September 13, 2012The Greensboro Zoning Commission voted unanimously at its Monday, Sept 10 meeting in the council chambers of city hall to approve rezoning for a 200-unit apartment building adjacent to The Shops at Friendly Center on an undeveloped four-acre lot that some in the community have dubbed "the pit" because of its reputation as an eyesore.
The commissioners generally expressed enthusiasm about the project as an example of economic growth.
Commissioner Russell Parmele described the Friendly area as "an extremely popular location," but said that it "needs and demands more." He expressed confidence that the new apartment complex would enhance the area.
The request faced opposition at Monday's meeting. Mark O'Connor, a nearby resident representing his homeowners' association, requested that the item be continued 30 days to allow time for talks between the neighbors and John Lomax of Lomax Construction about reducing the number of units in the proposed project.
Aside from density, O'Connor said he and the neighbors were happy about the project and supportive of Lomax, who had already made significant concessions to the neighborhood.
Lomax's attorney Mike Fox of Tuggle Duggins & Meschan argued that there was no need for a continuance as there had already been multiple meetings with residents and substantial steps taken to resolve disputes.
The commissioners voted 7 to 2 to deny the continuance with Zoning Commission Chair Cyndy Hayworth and commissioners Parmele, Mary Skenes, Paul Gilmer, Rick Pinto, David Kinser and Janet Mazzurco voting in favor of denying the continuance. Commissioners Raymond Trapp and James Griffin voted in opposition.
While presenting his case along with Fox and Vice President of Development for Lomax Construction Patrick Woods, Lomax described not only his intention to create a high-end, "class A level" product, but the compromises he had reached with neighbors over the design.
They reworked the floor plan from a T shape to a U shape, which will allow parking and amenities like the pool to be shielded from outside view. "We like this much better, so we thank the neighborhood for that design," Lomax said.
Lomax said he had also gone above and beyond landscaping requirements to preserve trees around the development.
Lomax's original plan for the site was to construct 100 luxury condominiums, but he changed the plan to luxury apartments after the real estate crash of 2008, which also increased the number of available units. To compensate for the increase in units, an underground parking deck was added to the design, which underlies the entire property and constitutes 75 percent of the facility's parking. The area has already been excavated, which has resulted in the name "the pit."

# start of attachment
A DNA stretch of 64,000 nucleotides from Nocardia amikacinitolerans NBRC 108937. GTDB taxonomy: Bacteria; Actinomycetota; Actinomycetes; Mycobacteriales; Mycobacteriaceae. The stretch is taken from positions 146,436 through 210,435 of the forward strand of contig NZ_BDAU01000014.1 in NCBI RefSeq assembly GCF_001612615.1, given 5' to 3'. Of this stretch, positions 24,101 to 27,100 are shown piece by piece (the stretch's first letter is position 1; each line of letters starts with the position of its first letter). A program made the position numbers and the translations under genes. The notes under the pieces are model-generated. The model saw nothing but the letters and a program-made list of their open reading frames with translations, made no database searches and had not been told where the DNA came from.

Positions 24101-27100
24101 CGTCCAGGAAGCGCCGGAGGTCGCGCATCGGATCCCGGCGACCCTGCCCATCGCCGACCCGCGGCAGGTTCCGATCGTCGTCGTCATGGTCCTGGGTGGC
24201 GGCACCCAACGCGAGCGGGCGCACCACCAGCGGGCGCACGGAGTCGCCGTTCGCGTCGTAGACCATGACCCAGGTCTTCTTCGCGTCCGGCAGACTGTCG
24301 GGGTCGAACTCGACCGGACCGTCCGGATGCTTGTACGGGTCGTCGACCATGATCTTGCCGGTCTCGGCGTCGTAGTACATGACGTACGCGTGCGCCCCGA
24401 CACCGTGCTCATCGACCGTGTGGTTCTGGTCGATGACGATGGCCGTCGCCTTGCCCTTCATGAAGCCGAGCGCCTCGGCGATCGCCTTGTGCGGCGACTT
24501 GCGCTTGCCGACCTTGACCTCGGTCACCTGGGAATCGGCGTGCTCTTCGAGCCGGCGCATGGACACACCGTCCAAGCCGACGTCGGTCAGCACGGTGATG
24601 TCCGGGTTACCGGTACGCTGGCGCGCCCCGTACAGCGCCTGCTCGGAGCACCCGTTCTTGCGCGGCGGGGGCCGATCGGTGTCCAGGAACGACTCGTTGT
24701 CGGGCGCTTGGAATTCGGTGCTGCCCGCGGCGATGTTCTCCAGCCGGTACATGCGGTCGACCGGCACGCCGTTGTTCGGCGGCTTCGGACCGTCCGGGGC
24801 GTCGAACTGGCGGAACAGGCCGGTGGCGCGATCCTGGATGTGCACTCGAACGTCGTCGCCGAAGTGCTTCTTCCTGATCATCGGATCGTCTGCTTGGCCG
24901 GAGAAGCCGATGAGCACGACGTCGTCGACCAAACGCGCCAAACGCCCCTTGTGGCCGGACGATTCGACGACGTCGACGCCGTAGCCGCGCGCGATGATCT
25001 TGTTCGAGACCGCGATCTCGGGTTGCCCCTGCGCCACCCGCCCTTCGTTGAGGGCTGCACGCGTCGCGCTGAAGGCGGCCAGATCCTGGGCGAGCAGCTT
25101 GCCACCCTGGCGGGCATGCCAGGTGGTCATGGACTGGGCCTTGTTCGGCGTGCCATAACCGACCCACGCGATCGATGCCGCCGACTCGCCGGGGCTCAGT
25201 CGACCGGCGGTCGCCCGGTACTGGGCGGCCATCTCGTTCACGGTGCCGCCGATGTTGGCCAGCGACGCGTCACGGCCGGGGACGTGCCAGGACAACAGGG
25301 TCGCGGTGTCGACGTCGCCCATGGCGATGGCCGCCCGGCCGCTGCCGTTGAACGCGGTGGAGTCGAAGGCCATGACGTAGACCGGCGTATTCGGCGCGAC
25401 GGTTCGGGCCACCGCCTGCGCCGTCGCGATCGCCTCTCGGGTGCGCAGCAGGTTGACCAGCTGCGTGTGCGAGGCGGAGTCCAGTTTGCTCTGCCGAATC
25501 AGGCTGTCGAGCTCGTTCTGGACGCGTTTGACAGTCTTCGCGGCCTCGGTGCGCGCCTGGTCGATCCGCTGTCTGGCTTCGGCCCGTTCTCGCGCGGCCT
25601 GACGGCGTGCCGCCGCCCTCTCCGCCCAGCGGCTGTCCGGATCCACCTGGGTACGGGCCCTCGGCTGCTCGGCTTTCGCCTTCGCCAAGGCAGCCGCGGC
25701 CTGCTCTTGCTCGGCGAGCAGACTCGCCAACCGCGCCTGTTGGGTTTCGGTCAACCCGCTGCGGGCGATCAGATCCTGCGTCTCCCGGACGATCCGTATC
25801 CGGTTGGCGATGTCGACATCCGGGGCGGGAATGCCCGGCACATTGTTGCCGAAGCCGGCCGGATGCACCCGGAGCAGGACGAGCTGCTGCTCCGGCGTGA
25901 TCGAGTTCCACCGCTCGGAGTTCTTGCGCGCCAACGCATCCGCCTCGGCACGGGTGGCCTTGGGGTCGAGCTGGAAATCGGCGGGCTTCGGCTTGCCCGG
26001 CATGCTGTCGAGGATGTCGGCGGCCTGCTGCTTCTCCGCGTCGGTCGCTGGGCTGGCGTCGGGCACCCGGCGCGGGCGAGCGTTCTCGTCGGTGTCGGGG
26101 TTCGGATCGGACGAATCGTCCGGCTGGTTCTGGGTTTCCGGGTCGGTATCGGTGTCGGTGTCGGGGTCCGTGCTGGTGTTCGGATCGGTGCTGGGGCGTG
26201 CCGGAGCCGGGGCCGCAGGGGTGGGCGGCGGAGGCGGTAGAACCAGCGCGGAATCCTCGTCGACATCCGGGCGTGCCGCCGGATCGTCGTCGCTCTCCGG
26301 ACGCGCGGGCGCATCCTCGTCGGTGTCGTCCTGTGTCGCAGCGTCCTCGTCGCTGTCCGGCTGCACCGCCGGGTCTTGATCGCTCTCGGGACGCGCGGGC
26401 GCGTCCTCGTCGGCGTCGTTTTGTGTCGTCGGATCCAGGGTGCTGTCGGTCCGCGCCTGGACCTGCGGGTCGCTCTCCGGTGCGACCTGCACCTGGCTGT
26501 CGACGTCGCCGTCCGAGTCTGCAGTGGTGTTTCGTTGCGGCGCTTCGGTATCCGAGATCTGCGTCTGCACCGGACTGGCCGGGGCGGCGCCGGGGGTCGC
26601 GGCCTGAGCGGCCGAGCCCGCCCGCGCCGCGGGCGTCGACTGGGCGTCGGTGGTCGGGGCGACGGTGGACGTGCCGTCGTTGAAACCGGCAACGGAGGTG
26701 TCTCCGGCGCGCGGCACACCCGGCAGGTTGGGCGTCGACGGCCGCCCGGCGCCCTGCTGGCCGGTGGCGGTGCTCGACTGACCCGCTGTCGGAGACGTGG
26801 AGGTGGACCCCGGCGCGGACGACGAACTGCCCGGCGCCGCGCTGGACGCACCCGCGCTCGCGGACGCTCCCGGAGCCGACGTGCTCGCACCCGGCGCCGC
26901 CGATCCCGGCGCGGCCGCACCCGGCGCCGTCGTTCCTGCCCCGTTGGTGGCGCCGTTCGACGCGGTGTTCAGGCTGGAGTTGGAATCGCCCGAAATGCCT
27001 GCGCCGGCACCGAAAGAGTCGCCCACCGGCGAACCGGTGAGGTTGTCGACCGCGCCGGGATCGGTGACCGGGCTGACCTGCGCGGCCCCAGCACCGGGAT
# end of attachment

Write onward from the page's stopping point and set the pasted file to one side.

It was also pointed out that although the apartment complex will be large, steps would be taken to ensure that the population did not get out of hand. Those measures included requiring that leases be signed by someone 21 years old or older and that no more than two unrelated people could live in a unit.
O'Connor returned to the podium to speak in opposition. He again expressed support for the project. "We support the project, but with conditions," he said.
"It's not about the bedrooms. It's about the number of people and the number of cars," he said. He brought up the issue of traffic safety, claiming that the new complex would lead to an increase in daily trips and thus raise the risk of accidents.
In rebuttal Fox pointed to the traffic study included in the analysis of the request, which indicated that the traffic impact would be marginal. "There is no data that supports the fear that the place is just going to be overrun by an army of new people," he said.
In response to O'Connor's concern about the lack of a final rendering, Lomax agreed to add a condition to the requested rezoning guaranteeing that the exterior "be at least 60 percent brick or decorative masonry." The commissioners allowed a five-minute recess so that O'Connor, Lomax and the zoning staff could discuss the condition, which the commission then accepted unanimously.
Michael B. Gray also had a zoning request on the agenda for Monday night. His father, Sidney Gray, presented the request, which was to rezone property at 435 Arlington St. from "office" to "central business" in order to make the land easier to sell.
However, the request was denied unanimously. Commissioners cited the fact that there were no definite plans for the development of the property on the table and that without conditions central business was too broad.
"It seems this rezoning request is kind of backwards from most. Usually they have a buyer," Pinto said while explaining his reasons for voting against the request
The commission also elected a new chair and vice chair. Skenes, who has served as vice chair for the past year, was elected chair 9 to 0. Janet Mazzurco was elected vice chair by a vote of 5 to 4. Trapp, Gilmer, Parmele and Griffin voted for Gilmer for vice chair.